STATE SENATE DOING ITS PART TO CUT GOVERNMENT SPENDING
STATEHOUSE – Senate Republicans support spending cuts and wage freezes announced recently by Gov. Mitch Daniels and have prepared for similar cuts in anticipation of continuing state revenue declines.
For October, state revenue was again below the May 2009 forecast. Total tax collections were $46 million below the forecast for the month. During the first quarter of the fiscal year which started in July, general fund revenues were $309 million or 7.4 percent below forecasted figures.
Daniels initiated state agency spending cuts following the fourth consecutive month of lower-than-forecast state revenues.
Similar budget action will be taken immediately by state senators:
•The Senate will reduce overall spending by an additional 5 percent, adding to cuts already made in this year’s Senate budget;
•The Senate will freeze all but essential hiring in 2010;
•Senators will forego pay increases in 2010;
•Senate employees will again forego across-the-board pay increases in 2010; and
•Senate technology upgrades will be deferred.
Lawmakers recognize the need to take such action, “so funding for schools and public safety can be protected as much as possible.”
Even with revenues falling short, many other states would probably like to trade financial positions with Indiana.
The New York Times recently reported tax collections among states have dropped a record 16.6 percent from April through June when compared to the same period a year ago. The report – done by the Nelson A. Rockefeller Institute of Government – found total state tax collections were down $63 billion nationwide for the fiscal year that ended in June. The Times pointed out the $63 billion shortfall is “roughly twice the amount of money the states had received in fiscal relief through the stimulus program up to that point.”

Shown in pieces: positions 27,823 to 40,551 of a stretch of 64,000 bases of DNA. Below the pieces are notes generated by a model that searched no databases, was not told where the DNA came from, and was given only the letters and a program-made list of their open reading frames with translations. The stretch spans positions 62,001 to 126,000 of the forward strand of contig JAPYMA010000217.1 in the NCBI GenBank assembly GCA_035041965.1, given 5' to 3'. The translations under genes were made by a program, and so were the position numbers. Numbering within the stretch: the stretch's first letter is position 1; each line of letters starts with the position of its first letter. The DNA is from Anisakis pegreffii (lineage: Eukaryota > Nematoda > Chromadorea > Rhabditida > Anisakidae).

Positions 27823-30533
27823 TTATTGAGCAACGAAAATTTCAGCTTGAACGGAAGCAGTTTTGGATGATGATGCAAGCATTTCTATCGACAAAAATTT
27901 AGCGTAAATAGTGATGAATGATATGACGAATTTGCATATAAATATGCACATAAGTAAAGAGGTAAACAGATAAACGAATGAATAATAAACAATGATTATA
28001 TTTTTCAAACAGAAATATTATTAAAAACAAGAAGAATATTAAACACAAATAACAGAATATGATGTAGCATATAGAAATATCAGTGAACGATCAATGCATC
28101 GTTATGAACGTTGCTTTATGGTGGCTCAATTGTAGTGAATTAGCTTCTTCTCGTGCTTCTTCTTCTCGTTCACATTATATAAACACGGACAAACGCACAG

Indiana has been one of the few states to have balanced budgets and built-up reserve funds and lawmakers resisted the urge by some to spend those reserves. Because of those decisions, Hoosiers are more fortunate that residents of other states. According to the Rockefeller Institute, at least 20 states have raised taxes by a combined $26.5 billion so far to fill revenue gaps.
The National Conference of State Legislatures reports these developments in budget battles across the country:
•In Arizona, 1,000 state employees have been laid off;
•In California, 17,500 teachers have been laid off, with another 5,000 corrections and human services workers possibly to follow;
•In Illinois, the governor has ordered elimination of 2,600 state jobs, including 1,000 prison workers, 870 human service workers and more than 300 state police employees;
•In Michigan, 300 state employees may be laid off – including 100 state police officers; and
•In Missouri, the governor has proposed cutting 1,329 state jobs.
Because of the excellent financial stewardship of Gov. Daniels, together with the strong support of the Senate Republican majority, Indiana has been able to avoid such draconian measures.
Sen. David Long (R-Fort Wayne) is President Pro Tem of the Indiana Senate. He serves District 16, which includes portions of Fort Wayne.
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